Temperature, the abiotic masterenvironmental factor, has a profound effect on the abundance and distributionof ectothermal animals on the earth which cannot physiologically regulate theirbody temperature. Predicted increases in ambient water temperature will acts asa leading factor which control the boundary of habitats, locomotion,reproduction, development, immune defense and general performance level offishes and other ectotherms. In northern latitudes, All fishes have to accommodatelarge range of temperature changes between winter and summer. Fish heart iselectrically excitable muscle, i.e. a small voltage change of plasma membrane (actionpotential, AP) sets the rate and rhythm of the heart, initiates contraction andregulates force production of cardiac myocytes. Cardiac AP is generated by a harmoniousco-operation between several ion channels in the cell membrane. Hence, a smalldisturbance in ions distribution could cause cardiac arrhythmias, conductionfailure and compromise force of cardiac contraction.
Electrical excitability offish heart should be sensitive and stable to temperature changes to producetemperature-dependent acceleration and deceleration of heart rate (fH)and parallel changes in the rate of impulse conduction over the heart. Recently,Vornanen (2016) suggests that the mismatch between the temperature-dependent ofoutward K+ and inward Na+ may cause compromise in theelectrical excitability which termed as hypothesis of temperature-dependentdepression of electrical excitation (TDEE). Strongly response of fishes to thewarming makes them as indicator for reporting climate-induced modifications on aquaticecosystems. To this end, the thermal plasticity of electrical excitability infish heart and the TDEE hypotesis were tested by using seasonally acclimatized roach(Rutilus rutilus) as an experimental animal. Responses of roach heart totemperature changes are determined at different levels of biologicalorganization starting from in vivo recordings of heart function inliving animals down to organ, cell and molecule level of in vitroexperiments.Generally, thermaltolerance increases with increasing complexity of biological organization, i.e.,molecular functions have the highest thermal tolerance while the intact fish hasthe lowest one.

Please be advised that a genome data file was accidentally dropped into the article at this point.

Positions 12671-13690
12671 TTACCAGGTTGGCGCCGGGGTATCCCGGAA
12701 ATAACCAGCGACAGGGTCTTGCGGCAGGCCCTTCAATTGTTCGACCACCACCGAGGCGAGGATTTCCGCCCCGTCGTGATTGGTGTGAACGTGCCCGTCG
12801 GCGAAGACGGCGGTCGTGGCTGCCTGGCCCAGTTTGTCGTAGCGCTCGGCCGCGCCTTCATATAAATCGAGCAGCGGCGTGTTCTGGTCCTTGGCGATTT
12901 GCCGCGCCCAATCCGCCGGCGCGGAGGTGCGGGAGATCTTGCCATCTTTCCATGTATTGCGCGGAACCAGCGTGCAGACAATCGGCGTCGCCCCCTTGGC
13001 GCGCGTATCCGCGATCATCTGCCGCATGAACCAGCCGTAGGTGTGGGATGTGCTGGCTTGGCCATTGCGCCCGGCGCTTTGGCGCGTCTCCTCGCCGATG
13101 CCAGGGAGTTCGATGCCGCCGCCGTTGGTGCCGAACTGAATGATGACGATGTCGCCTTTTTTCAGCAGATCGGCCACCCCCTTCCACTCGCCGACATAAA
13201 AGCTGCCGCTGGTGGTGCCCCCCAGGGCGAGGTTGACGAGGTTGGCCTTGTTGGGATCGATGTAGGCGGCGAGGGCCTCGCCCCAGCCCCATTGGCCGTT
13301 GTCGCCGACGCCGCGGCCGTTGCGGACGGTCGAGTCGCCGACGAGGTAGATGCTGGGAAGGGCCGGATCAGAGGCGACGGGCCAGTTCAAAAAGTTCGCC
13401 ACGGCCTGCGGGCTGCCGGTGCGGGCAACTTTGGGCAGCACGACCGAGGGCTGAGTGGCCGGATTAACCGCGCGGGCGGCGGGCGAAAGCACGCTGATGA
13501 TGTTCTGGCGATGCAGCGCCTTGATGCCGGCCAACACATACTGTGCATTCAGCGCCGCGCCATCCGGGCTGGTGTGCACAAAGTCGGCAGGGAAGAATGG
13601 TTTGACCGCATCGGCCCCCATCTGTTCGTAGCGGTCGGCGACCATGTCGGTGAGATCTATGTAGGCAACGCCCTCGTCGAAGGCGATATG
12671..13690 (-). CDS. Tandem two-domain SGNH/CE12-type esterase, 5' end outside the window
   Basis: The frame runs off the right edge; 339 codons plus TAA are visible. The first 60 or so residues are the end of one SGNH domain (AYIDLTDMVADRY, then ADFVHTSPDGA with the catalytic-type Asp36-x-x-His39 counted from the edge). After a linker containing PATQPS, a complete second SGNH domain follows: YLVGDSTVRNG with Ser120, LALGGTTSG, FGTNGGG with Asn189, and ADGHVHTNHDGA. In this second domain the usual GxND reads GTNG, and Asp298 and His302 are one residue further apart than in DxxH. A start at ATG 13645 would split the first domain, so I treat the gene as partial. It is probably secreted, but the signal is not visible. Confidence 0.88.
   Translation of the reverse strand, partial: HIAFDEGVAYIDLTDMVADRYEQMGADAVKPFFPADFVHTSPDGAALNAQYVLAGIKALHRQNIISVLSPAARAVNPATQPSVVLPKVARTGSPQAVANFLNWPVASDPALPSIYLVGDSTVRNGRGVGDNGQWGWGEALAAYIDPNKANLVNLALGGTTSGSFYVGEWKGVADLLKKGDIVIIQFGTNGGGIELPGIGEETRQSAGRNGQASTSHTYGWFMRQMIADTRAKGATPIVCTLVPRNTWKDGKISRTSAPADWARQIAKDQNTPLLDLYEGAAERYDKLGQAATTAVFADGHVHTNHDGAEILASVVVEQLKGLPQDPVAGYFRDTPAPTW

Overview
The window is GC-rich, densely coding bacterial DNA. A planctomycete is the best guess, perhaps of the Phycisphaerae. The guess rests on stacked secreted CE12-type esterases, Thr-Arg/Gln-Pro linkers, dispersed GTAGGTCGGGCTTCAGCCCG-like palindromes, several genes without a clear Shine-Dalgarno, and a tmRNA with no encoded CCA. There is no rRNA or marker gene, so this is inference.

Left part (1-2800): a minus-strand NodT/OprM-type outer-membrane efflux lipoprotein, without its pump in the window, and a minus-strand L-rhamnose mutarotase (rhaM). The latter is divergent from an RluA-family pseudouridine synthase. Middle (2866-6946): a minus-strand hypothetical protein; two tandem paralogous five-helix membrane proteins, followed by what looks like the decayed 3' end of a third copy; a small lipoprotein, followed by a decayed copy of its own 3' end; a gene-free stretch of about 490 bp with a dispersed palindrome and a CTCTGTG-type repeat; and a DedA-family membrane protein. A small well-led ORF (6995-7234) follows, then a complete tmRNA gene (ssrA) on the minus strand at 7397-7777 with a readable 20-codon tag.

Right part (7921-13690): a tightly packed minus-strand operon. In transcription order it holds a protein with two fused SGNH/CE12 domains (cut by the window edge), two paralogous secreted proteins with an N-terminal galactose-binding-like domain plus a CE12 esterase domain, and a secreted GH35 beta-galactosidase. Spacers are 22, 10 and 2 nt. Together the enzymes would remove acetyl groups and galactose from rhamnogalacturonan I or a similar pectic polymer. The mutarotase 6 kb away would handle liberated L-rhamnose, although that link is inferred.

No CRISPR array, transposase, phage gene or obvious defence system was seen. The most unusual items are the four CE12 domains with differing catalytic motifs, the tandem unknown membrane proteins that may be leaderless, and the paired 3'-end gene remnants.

Seasonal acclimatization increases heart rate (fH)of roach heart in both seasons to the maximum without compromising thestability of cardiac electrical-excitatability. The upper thermal tolerance of ECGand AP variables are higher in summer than in winter roach. Evidence of cardiacarrhythmias clearly appeared with rising temperature around and above the breakpoint temperature (TBP) in both seasonal groups. Among ioncurrents of roach heart, the inward rectifier K+ current (IK1)has the highest thermal tolerance, while sodium current (INa) is thelowest one in both seasonal groups. In winter roach, the lower thermal toleranceof INa is consistent with the lower thermal tolerance of in vivofH, while the matching between INa and fHis not ideal in summer as winter roach, thus other factors beside INamay be included. Collectively, INa is clearly the mostheat-sensitive ion current, and considering the weakest link which probablylimiting the upper thermal tolerance of electrical excitation in roachcardiomyocytes.
Current findings are consistent with the hypothesis of the TDEEwhich provides a mechanistic explanation for high temperature-inducedarrhythmias and bradycardia and post-exercise depression of fHin fish heart in vivo at cellular and molecular level, and thereforepoor survival of fishes exposed to thermal, exercise and handling stresses.